What city in Australia are you from? I'm not sure what you mean by culture, because by my understanding we have bucket loads of it, it's just different. No you're not assailed by 400 year old buildings at every turn, but historians believe that indigenous Australians are one of the oldest living races in the world. We were also a penal colony only a couple of hundred years ago, we had bush rangers, cattle drivers, adventurers. Our history is great, but for some reason not taught in a very boring manner.

    One thing I discovered while travelling is that people know dick about Australia. Setting a book here would be fine for an international market but you'd be treading the fine line between a novel set in Australia and an Australian novel. A lot of people either forget or simply don't know that Australian is very much a dialect of English. There are words (I've never met anyone who knows what a bogan is), and countless similes, that we use and nobody else does. As long as you don't use them outside of dialogue, and have enough descriptive writing to convey the feel of the city you've chosen, it could actually be more interesting to outside readers... After all, the reason I find novels set overseas appealing is because they are different.

    Write what you know, because if you set it in London and miss the mark, you just found 8 million people who'll call you a hack... But after visiting London I'm not sure they can all read, so you might be fine :p.
     
  7. minstrel
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    minstrel Leader of the Insquirrelgency Staff Supporter Contributor

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    Want to know what's boring? When every novel you read is set in New York or London. Lots of readers yearn for more exotic settings! Set your novel in Australia - I think you'll be surprised how many American and English readers (and others around the world) would love it!
     
  8. Mell
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    Mell Member

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    I'm not so worried about it selling as I am having people want to read it.

    There's nothing wrong with it, I can just never decide which to go with. Definitely a good point. Thanks Maia :)

    Not a lot here in comparison. We are a relatively new country, after all. You can't exactly talk about what was happening in Australia in the 1500's, and even with the while gold rush thing, I honestly find that tediously boring after having it shoved down my throat through years at school. I suppose what I'm trying to say is that the history of other countries interests me a lot more, even though I know less about them.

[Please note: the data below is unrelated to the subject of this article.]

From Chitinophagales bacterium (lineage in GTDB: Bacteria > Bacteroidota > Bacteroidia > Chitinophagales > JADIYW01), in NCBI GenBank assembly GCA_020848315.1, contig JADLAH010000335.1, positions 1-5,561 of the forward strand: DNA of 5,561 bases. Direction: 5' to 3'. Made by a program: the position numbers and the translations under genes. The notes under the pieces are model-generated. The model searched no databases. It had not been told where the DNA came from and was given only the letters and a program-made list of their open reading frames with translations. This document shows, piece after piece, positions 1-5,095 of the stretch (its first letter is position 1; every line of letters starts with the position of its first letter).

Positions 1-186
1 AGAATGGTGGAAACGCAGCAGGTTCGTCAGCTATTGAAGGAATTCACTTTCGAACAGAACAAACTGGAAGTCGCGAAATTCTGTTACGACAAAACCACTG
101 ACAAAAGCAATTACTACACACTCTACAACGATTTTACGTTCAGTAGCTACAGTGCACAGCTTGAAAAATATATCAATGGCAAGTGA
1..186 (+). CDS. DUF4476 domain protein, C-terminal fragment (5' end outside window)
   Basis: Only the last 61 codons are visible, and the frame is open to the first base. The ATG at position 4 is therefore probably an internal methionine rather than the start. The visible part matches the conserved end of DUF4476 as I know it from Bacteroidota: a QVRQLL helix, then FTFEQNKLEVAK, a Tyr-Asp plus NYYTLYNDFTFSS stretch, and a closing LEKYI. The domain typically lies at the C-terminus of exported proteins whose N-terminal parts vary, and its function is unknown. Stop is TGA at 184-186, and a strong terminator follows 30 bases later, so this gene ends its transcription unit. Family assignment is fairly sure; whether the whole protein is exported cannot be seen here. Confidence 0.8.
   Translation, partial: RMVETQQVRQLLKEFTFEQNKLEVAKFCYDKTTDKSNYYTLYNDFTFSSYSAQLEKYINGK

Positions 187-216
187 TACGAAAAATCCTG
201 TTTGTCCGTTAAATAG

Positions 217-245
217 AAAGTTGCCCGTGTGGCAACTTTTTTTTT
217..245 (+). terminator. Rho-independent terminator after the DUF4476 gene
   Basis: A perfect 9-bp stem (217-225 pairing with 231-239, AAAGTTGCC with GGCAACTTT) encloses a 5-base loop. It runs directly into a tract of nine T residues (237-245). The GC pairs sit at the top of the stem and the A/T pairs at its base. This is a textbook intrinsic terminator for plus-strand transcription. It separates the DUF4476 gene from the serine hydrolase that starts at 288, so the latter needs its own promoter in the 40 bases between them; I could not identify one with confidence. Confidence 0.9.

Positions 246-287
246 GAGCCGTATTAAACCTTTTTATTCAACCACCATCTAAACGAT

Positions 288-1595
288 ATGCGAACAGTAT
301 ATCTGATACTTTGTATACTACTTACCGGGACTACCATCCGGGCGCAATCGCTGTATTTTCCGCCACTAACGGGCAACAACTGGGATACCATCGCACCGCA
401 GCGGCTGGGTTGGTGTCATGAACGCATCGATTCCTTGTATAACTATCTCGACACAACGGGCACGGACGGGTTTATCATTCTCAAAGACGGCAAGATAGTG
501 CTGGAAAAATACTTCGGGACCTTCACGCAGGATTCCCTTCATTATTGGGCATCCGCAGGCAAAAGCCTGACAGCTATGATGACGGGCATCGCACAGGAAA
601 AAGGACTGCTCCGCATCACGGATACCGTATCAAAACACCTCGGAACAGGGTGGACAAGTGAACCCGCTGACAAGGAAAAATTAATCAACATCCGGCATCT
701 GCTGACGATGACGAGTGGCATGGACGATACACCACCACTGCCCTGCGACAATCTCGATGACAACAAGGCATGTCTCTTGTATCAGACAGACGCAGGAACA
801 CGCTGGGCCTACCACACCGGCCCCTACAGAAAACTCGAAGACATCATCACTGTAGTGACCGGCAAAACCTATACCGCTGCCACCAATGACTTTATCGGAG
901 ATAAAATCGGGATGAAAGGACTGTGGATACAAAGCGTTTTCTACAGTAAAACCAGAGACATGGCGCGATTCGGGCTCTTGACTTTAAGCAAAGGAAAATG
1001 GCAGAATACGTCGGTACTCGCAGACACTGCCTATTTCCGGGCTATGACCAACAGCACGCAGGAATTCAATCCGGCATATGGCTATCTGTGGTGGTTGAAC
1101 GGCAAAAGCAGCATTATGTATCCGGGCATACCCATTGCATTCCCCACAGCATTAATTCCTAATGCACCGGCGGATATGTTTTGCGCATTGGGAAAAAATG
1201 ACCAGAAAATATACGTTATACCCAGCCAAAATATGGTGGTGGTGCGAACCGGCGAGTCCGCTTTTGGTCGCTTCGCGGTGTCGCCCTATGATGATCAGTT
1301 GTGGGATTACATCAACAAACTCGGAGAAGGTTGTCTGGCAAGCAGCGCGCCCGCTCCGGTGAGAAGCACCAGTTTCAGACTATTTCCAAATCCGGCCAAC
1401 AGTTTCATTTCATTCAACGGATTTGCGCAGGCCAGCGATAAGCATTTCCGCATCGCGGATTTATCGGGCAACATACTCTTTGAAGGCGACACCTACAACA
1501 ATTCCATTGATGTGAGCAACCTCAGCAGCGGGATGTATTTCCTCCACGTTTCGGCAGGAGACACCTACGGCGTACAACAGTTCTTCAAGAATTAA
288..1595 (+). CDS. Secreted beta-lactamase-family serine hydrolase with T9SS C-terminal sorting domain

And yeah, I do live in Melbourne, which I suppose is debatably the most culture-rich city in Australia, so that is a plus. Mmm that was another thing, I'd absolutely hate a novel I write to be an Australian novel haha. But I suppose it really shouldn't be too much of an issue.

    Good points, thanks everyone :D
     
  9. AVCortez
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    AVCortez Active Member

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    Why? Because there weren't any white people here? It's estimated we've had people banging around the continent for over 40 000 years.

    ... Why?
     
  10. TerraIncognita
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    TerraIncognita Aggressively Nice Person Contributor

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    I don't think there's anything wrong with having it being set in Australia. You don't have to use NY or London because they're more widely used. In fact I think using some place that is less used is better. I like to read stories set in locations I've never seen. It's always fun to learn about other cultures and places in the world.

    If you choose to write about a place you don't know much about research it heavily. Live, eat, breathe, that place until you know it backwards and forwards.
     
  11. Mell
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    Mell Member

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    Considering I would be writing of characters who are mostly of European decent, there isn't really anything I can think of to reference from that time in this country that would be relevant to the story, like it might have had they lived elsewhere. For example, having lived here all my life, my "known" family tree goes as far back as my grandparents, and stops, due to the fact that after emigrating here, there has been no contact with anyone else from their country of origin. I'm not saying there is no history here, just not one that is useful to me, for what I write about.